The average price of regular gas in the Bremerton metro area reached $5.201 per gallon, slightly higher than the average price in Washington state, which was $5.196 per gallon on Friday, according to AAA.

The highest gas price in Kitsap County on Friday appeared in Port Orchard, where Shell on Mullenix Road got up to $5.44 per gallon. Some gas stations in North Kitsap, South Kitsap, Central Kitsap and Bainbridge Island have seen gas prices of over $5 per gallon, according to Kitsap Sun’s gas prices database citing data from GasBuddy.

The new nationwide average now at just under $4.60 per gallon, the highest ever recorded by the American Automobile Association (AAA)’s gas price tracker.

The median gas price is above $4 in all 50 states. Energy Secretary Jennifer Granholm said it’s likely to remain there ‘through this year’ during an interview with a local Fox affiliate.

Gas prices have jumped twofold since the start of the year; that could increase another 25 percent if the summer turns out hotter than normal, CNBC reported last week. The report cited a senior analyst from S&P Global Community Insights who noted that natural gas production was not rising fast enough to meet growing demand, which was bound to push prices even higher.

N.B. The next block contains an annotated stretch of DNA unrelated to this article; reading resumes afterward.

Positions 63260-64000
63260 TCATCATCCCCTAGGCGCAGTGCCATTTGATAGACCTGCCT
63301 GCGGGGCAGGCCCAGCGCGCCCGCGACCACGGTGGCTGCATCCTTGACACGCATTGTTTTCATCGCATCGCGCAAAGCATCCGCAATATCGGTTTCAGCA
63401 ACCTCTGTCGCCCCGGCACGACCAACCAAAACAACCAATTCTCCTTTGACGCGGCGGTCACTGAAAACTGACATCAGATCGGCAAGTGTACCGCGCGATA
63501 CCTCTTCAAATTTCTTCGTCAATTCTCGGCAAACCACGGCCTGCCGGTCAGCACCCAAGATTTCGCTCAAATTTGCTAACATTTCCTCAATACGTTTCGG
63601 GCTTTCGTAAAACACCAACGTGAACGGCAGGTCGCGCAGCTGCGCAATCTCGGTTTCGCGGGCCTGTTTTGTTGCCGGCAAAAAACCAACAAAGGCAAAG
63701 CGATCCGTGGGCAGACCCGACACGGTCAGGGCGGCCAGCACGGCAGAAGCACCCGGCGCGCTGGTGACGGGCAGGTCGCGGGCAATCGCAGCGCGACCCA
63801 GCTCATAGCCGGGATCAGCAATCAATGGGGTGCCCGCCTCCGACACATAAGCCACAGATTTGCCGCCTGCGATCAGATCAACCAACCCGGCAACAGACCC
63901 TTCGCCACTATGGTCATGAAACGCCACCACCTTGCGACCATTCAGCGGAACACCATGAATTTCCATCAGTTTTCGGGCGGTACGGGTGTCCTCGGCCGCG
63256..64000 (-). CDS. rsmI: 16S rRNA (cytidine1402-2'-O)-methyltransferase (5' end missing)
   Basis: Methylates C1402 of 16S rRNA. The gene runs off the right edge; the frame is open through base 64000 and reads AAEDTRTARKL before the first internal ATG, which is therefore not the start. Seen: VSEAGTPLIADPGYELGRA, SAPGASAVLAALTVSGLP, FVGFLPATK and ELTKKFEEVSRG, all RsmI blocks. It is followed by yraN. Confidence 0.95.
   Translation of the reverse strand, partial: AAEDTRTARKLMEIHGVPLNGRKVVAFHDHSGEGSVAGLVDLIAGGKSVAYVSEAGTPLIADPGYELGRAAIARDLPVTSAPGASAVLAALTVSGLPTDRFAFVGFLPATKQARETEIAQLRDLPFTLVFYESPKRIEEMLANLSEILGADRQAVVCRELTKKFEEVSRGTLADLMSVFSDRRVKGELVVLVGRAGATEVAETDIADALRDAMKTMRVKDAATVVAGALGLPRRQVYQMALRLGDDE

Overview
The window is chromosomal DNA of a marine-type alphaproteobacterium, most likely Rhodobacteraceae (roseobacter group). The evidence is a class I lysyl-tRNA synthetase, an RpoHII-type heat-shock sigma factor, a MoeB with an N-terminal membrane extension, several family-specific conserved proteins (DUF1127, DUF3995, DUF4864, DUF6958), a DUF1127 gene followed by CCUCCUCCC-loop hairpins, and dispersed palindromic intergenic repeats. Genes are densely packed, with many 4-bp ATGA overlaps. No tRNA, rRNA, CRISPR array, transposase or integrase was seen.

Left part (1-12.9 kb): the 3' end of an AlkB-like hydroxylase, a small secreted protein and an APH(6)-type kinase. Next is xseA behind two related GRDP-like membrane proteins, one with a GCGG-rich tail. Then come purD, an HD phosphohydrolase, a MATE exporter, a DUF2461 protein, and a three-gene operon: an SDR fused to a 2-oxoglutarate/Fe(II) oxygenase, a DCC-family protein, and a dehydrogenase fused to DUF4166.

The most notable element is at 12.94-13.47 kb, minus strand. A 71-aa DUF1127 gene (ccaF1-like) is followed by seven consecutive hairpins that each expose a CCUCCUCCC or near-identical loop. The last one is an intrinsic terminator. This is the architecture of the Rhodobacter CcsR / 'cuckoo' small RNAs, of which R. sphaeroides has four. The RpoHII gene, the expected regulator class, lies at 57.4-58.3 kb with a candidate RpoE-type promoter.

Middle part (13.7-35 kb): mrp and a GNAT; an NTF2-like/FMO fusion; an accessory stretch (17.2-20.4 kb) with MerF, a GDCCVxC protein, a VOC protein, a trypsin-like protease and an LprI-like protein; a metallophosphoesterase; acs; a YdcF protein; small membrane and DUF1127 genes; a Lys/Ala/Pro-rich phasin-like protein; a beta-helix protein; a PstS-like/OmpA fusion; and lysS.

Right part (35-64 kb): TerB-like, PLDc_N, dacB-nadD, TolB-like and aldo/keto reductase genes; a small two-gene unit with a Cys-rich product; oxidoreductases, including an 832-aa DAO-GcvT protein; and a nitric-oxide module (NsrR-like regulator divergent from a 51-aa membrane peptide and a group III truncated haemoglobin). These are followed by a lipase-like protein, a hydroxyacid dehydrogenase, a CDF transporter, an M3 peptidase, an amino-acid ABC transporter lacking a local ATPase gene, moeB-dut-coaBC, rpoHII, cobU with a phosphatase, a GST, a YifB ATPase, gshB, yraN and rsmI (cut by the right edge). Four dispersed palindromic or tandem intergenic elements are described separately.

Currently, Washington has the fifth-highest cost of gas-per-gallon among all 50 states.

An article by the Seattle Times states that Russia’s violent war waged against Ukraine has created significant volatility in the energy markets. Russia supplies 10% of the world’s oil and over one-third the European Union’s natural gas supply comes from Russia.

According to petroleum analysts who spoke to USA Today, even though the all-time record is expected to be broken this week nationwide, Gasbuddy’s 2022 gasoline forecast predicts the average cost of a gallon of gas will peak in May at $4.25. Even as prices begin to decline after May, the average is expected to remain over $4 until November.

While grappling with the rising cost the White House is also preparing for turbulence in the cost of diesel fuel – which hit its own record high last week. 

The administration is weighing an emergency declaration to release diesel from a rarely used stockpile in a bid to address a major supply crunch and blunt rising prices, an administration official said.

Fuel costs had already been rising as the economy rebounded from the COVID-19 pandemic, but skyrocketed when Russian President Vladimir Putin’s invasion of Ukraine threw the global energy supply chain into chaos earlier this ear.

The president’s strategy to combat the increase, which he’s dubbed ‘Putin’s price hike,’ has largely involved stressing the need for a faster transition to green energy. 

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